- Salvation (Gen. 50:20; Ro. 5:6,8)
- Sanctification (Ro. 5:3-5; Phil. 1:29; Ja. 1:2)
- Glorification (Job. 42:5-6; Jo. 9:3)
Having studied and found those three factors to be reliable answers to the conundrum and question of theodicy, or “Why bad things happen to ‘good’ or God’s people”, I have taken great comfort and confidence in God’s sovereignty displayed in our suffering as the result of his divine and sovereign grace in my salvation (Ro. 8:28-30).
Many Christians know that God has proven himself faithful as the great promise keeper of Romans 8:28 in the mist of personal tragedies, cataclysms and evil over the centuries, but even more remarkably in a sense of what some might consider the general trials and tribulations of life in this sin-cursed and fallen world. God is working all things for the good of his own, including in broken marriages and families.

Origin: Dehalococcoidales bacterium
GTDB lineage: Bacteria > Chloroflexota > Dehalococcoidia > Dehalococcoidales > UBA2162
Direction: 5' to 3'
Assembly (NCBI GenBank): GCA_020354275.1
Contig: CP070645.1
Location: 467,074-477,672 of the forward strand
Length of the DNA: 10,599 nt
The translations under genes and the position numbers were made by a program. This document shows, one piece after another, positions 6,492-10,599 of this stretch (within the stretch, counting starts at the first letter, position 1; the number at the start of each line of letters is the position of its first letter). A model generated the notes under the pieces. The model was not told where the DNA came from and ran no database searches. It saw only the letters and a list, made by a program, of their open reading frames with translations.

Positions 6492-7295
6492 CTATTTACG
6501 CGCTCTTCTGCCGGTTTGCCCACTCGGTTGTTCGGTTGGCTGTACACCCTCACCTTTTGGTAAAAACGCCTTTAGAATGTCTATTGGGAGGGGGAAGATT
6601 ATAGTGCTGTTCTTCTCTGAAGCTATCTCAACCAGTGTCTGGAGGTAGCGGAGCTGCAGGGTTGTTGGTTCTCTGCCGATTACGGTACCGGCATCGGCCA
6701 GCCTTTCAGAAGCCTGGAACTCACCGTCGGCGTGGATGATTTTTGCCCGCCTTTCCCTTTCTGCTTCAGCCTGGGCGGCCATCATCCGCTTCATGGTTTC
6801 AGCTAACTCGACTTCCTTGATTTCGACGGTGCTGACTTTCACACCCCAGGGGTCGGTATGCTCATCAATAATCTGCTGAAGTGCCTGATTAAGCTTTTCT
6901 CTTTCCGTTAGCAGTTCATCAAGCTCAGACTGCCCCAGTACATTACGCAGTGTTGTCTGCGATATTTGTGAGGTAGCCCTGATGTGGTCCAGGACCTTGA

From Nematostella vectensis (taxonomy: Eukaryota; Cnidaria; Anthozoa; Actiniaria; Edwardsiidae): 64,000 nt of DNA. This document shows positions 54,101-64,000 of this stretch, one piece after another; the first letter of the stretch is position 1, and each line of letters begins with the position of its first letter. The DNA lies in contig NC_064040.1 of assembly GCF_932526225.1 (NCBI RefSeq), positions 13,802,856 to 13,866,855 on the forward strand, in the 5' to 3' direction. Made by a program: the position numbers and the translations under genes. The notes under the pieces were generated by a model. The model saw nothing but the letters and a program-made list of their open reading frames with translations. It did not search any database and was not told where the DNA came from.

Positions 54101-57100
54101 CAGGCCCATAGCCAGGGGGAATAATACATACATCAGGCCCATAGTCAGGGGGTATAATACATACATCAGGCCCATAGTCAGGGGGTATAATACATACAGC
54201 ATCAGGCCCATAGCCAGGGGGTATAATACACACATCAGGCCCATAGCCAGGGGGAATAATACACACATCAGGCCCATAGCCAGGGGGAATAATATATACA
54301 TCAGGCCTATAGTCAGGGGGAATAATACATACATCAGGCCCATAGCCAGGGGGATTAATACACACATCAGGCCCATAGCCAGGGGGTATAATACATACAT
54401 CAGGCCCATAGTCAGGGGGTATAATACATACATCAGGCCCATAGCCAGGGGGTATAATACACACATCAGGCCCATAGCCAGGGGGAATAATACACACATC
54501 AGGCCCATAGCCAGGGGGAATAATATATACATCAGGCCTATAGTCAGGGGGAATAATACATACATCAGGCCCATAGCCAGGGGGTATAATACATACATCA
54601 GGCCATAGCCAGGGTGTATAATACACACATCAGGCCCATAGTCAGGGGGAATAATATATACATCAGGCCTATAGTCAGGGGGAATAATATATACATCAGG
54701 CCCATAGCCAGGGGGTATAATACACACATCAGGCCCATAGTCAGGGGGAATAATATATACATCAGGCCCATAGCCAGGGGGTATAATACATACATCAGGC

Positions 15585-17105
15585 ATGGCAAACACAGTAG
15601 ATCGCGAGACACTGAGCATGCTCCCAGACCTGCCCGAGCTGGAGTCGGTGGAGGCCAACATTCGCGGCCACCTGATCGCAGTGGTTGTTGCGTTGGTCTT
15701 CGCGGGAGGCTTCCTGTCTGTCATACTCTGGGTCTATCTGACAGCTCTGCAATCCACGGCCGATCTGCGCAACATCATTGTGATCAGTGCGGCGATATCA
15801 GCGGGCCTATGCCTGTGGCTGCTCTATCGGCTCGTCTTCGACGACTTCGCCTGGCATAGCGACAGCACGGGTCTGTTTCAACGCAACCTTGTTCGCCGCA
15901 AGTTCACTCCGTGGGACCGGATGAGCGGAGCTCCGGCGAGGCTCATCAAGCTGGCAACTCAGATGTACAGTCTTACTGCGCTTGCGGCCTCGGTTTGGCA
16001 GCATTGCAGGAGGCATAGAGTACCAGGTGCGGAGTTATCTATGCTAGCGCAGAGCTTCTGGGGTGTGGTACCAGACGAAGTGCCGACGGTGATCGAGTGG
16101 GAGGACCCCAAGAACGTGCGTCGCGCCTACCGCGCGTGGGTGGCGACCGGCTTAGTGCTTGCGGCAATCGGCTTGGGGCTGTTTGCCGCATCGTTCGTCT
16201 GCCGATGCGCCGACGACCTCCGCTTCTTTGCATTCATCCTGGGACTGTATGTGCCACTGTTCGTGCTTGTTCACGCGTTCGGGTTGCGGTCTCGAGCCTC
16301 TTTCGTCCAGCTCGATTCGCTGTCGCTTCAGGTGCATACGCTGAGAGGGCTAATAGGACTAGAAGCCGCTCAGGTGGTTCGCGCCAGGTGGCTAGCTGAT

A sister in Christ and member of my church, a lady named Jackie, gives testimony to God’s faithfulness and working of Romans 8:28 through her and her family.
I had a very sheltered and easy life and at the age of 24 I married my boyfriend of seven years. Both my parents did not approve; but they surrendered to my relentless persistence and eventually gave their blessing. I was a selfish and an unsaved Catholic girl who had a small view of God; thinking that divorce was an option if problems arose in my marriage.